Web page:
Transitions Part 2

Nearly two years ago I put my lack of web design skills to the test and threw together a WordPress site.  I hesitantly put my thoughts together in a concrete form. I gave it a name, a face, and tried to build an identity.  It is a daunting task when you know where you are going, with purpose and goals.  When you don’t, it seems a little silly and haphazard, but it gave me a much-needed outlet on the days of monotony.

Then the samples arrived, the invitations. I felt validated and intimidated, obligated and unworthy.  It is easy to dance when no one is watching.  Writing flows when inspired.  But what happens when that changes?

When I took the first freelance writing position, I remember my husband cautioning me.  “It is easy to lose the joy when it becomes a ‘job.’  What is your goal in this?  Is this what you want? “

I hastily responded, “Of course this is what I want!”  “You’re just worried it will take me away from home but I can do it.”  So I got on Twitter and dutifully scanned.  I tweeted and retweeted.  I “social-media-ed” with the best of them.  I rose early to write and respond and checked all day for opportunities to connect and “get my name out there.”

The opportunities and samples kept coming and with them, my to-do list grew.  I should be…I’ve got to…I haven’t… I NEED to get something out there.

A few weeks ago I wrote about “being enough.”  The idea being that our value is not tied up in what we do but in who we are.  While I believe that to be true, I wasn’t living it.  And while I was worried about whether or not anyone was listening, I was neglecting those that wanted to hear from me the most.

There have been headlines this year that made every one of us stop what we were doing and ache.  They made us hold our children a little tighter that night.  They made us reexamine how we spent our time.  But then the new day’s needs rose with the sun and we kept moving.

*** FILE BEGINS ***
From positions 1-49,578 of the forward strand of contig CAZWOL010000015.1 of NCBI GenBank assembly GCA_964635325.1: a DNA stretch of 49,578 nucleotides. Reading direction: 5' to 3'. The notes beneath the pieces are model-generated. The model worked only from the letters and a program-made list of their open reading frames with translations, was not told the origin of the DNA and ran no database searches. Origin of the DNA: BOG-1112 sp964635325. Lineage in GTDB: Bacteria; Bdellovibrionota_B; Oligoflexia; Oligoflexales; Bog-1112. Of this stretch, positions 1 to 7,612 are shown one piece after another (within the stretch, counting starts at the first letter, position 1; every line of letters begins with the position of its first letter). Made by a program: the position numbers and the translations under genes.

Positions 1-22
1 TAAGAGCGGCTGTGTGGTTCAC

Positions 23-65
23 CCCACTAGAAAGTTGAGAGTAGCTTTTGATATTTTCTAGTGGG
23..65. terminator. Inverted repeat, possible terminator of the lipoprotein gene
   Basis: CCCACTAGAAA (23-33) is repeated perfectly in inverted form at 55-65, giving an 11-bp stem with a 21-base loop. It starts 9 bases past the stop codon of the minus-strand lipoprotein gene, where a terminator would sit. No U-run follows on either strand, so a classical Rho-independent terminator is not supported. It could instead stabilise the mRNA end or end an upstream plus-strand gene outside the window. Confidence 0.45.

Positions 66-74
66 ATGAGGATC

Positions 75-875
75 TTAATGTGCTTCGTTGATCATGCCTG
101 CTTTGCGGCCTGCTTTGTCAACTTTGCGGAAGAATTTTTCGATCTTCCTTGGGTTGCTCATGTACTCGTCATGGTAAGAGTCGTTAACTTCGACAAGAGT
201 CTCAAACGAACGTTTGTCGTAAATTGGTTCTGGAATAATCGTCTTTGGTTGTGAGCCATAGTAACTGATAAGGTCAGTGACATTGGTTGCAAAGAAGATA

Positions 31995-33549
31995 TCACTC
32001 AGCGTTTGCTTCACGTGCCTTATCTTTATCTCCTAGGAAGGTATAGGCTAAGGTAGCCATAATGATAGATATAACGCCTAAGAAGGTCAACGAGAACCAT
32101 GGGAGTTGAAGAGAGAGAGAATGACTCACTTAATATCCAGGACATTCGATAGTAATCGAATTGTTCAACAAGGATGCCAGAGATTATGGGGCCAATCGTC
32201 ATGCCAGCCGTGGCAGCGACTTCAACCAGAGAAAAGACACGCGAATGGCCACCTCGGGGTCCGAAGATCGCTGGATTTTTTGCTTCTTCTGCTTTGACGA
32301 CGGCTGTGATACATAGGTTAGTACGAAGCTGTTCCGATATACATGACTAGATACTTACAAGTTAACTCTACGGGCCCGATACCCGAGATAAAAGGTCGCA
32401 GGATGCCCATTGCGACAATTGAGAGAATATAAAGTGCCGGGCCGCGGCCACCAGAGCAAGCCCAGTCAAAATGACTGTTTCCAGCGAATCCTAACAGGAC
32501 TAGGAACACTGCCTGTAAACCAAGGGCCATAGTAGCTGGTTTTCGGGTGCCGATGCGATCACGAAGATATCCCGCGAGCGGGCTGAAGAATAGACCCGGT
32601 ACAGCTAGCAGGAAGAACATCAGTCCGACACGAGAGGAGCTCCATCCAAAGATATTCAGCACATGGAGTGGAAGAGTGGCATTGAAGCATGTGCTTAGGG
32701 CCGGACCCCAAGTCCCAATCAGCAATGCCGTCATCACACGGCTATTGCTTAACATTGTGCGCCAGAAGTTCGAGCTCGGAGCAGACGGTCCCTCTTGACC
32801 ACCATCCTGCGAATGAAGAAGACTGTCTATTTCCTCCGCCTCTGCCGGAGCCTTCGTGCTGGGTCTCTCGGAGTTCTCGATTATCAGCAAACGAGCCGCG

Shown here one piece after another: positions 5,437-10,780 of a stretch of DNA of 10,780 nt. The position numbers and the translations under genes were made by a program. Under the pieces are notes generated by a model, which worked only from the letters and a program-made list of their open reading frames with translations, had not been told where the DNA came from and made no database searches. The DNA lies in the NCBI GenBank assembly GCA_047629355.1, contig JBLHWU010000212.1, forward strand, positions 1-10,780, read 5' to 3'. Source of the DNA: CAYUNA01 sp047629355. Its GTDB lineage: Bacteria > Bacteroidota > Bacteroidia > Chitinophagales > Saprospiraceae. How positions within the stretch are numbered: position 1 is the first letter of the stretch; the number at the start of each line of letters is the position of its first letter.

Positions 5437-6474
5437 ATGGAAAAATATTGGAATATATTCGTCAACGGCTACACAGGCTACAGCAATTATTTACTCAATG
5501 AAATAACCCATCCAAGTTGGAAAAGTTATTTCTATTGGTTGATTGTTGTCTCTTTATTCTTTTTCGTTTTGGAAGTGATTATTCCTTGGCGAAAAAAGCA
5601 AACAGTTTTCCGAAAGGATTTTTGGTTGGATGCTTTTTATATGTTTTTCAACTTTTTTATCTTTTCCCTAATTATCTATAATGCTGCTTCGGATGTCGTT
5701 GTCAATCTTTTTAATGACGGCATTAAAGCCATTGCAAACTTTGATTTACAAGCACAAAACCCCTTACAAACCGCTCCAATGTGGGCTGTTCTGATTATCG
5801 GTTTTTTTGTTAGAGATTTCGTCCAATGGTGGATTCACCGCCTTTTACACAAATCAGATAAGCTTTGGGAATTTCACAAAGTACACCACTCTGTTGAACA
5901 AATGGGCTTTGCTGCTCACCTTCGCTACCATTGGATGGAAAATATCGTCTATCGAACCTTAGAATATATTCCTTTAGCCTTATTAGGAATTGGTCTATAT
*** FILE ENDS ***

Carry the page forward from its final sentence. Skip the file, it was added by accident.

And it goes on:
But here is the thing, I don’t NEED to.  Not right now, not in this phase of my life.  My husband works very hard so that I can be home with my children.  My “job” is creating a safe place for my children to learn and grow.  My “life’s work” is not in wine writing.  It is in the little lives I’ve been shooing away so I can put my Twitter handle in front of a few more eyes for half a second.  It is in the friendships that I’ve been neglecting when I check my phone.    It’s in the relationships, not the numbers.

Now don’t get me wrong.   I am going to continue writing about wine.  I love the learning, the outlet, the people I meet.  I’m just not going to beat myself up if I haven’t written in a week.  I will still tweet and comment and read, but not at the expense of my family.  And I understand that this may cost me in unreceived samples and invitations, but I am okay with that for now.

Last week Catie McIntyre Walker, Wild Walla Walla Wine Woman, wrote what she called her “swan song.”  She summed up so many of the thoughts that I have been having of late.  Meg Maker just put up the following quote. “If you’re not disappointing someone at least once a week, you’re probably spending too much energy pleasing others.”  This is something I am learning to be okay with.  When I wrote “Transitions Part 1,” this post was swimming around in my head but had not yet taken form.  Catie and Meg gave me the push I needed.  I am ready to absolve myself of the nagging guilt that comes with trying to please those that may or may not be reading and return to a place where this is a hobby that brings me joy.  I’m ready to focus on the lives I know that I am impacting.

So with that, know that you may not be hearing from me as consistently, but when you do it is a labor of love, not obligation.  My children will be in school before I know it and at that time, I will undoubtedly have more to say.  I will be able to write without 763 distractions per piece and I am sure I will miss the interruptions.  Okay, that may be stretching it…

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23 responses